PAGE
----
Lawyer jokes often portray attorneys as rich, greedy and pompous. And during the past few decades these jokes have perpetuated this negative stereotype around the world. It got so bad in the 1990s that a California bar association leader begged lawyers to stop spreading the jokes. Unfortunately, it didn't work. Last year in Canada, the Ontario bar association began a campaign to change the image of lawyers - and end the jokes. That probably won't work either.
As a former attorney, I'm familiar with the problem. You're at a party. You mention you're a lawyer. And the jokes start coming fast and furious: snakes, professional courtesy, skid marks, death. If you object, you have no sense of humor. If you smile and take it -- well no one, especially lawyers, wants to smile and take it.
So what's the solution?
Many years ago, one state bar president suggested that lawyers should launch a preemptive attack by telling doctor jokes. (My favorite: What do you call a surgeon who wears a suit? The defendant.) That didn't work either. Note to future bar presidents: telling accountant jokes won't work any better.
The solution lies not in attacking but defending. Sure, there's the widely-held belief that the best defense is a good offense. But is it really? Whatever merits this folk wisdom may possess, it doesn't work for dealing with lawyer jokes in a social situation.
Under the best defense is a good offense doctrine, you must initiate the attack. While this might be a good strategy for lawyers doing litigation, being the aggressor in a social conversation is not. Why? Let's say you're a lawyer at a party. Before anyone can tell a lawyer joke, you tell a joke about their profession. What's the reaction? You'll be viewed as a jerk and re-enforce the stereotype that lawyers are mean, aggressive and full of themselves.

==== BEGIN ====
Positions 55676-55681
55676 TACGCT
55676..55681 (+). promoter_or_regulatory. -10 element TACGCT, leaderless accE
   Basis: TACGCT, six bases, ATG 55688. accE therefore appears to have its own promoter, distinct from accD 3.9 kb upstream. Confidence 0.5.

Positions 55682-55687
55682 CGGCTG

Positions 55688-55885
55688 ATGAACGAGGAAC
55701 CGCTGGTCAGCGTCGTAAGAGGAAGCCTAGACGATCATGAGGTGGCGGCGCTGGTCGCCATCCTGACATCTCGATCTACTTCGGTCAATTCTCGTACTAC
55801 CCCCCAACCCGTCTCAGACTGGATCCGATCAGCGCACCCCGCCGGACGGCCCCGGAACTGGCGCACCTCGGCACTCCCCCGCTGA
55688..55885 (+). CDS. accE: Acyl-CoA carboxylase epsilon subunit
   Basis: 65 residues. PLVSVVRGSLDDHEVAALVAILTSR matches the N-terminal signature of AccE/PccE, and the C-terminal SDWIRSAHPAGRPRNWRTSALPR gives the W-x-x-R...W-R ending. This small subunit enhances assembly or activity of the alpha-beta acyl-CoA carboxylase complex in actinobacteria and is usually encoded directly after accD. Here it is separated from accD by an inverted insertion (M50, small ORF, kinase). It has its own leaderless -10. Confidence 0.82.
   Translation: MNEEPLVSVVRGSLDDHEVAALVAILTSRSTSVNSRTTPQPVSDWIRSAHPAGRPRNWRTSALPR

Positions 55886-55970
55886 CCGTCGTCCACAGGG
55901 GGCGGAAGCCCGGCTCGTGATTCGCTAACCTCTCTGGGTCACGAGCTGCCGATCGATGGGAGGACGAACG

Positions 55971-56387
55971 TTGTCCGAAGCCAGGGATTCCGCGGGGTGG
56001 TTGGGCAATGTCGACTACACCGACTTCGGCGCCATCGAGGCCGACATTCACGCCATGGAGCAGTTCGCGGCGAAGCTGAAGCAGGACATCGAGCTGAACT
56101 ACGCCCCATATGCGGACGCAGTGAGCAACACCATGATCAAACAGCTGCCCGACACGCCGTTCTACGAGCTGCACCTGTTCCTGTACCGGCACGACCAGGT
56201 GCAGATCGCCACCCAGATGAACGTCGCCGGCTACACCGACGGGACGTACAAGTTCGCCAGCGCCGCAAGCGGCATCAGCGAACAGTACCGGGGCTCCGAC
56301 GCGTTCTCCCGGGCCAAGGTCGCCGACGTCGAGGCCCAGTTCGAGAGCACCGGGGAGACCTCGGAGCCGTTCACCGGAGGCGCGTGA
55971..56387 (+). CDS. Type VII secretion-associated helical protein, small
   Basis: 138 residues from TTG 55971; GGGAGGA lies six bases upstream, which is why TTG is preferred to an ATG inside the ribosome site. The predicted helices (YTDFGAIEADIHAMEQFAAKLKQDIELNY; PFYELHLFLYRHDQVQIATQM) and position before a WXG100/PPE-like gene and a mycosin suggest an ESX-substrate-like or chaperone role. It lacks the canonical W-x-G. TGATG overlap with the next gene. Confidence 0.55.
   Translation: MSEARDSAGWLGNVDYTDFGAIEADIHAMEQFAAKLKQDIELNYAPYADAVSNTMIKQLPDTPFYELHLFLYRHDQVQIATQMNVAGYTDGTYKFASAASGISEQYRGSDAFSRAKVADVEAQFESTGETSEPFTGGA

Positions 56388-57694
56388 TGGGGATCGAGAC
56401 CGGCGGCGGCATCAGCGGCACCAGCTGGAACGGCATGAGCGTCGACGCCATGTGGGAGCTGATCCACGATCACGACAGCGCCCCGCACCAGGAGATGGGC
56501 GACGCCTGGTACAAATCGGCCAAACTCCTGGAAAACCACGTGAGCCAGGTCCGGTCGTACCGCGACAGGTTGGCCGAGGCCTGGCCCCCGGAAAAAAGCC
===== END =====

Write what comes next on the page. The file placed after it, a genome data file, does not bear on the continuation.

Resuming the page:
The key to success is how you respond to the joke. Even an audience unsympathetic to lawyers will recognize that someone else attacked first. So if you zing a clever comeback, the audience will have some motivation to be on your side. The real problem is how do you instantly come up with a witty retort that shuts down the person telling lawyer jokes?
Fortunately, my new book, just published by the American Bar Association, addresses this issue. The Ultimate Lawyer Quote Book includes comebacks for some of the most annoying jokes commonly directed at attorneys. For example, "What's the difference between a lawyer and a mosquito?" The jerk who asked that question wants to answer "One is a blood-sucking parasite, the other is an insect." But before he can, you can quote Bob Mills: "A lawyer has never given anyone malaria." People are now laughing with you and at the jerk who tried to tell a lawyer joke. And that's the entire point of the book -- to give lawyers smart, funny things to say when they need them.
Here's another example. Some wise guy asks "What's the difference between a dead snake in the road and a dead lawyer in the road?" He wants to say "Skid marks." But before he can, someone quotes Richard Herzfeld: "No one makes boots out of lawyers."
You get the idea. Want some more? Hey, get the book.
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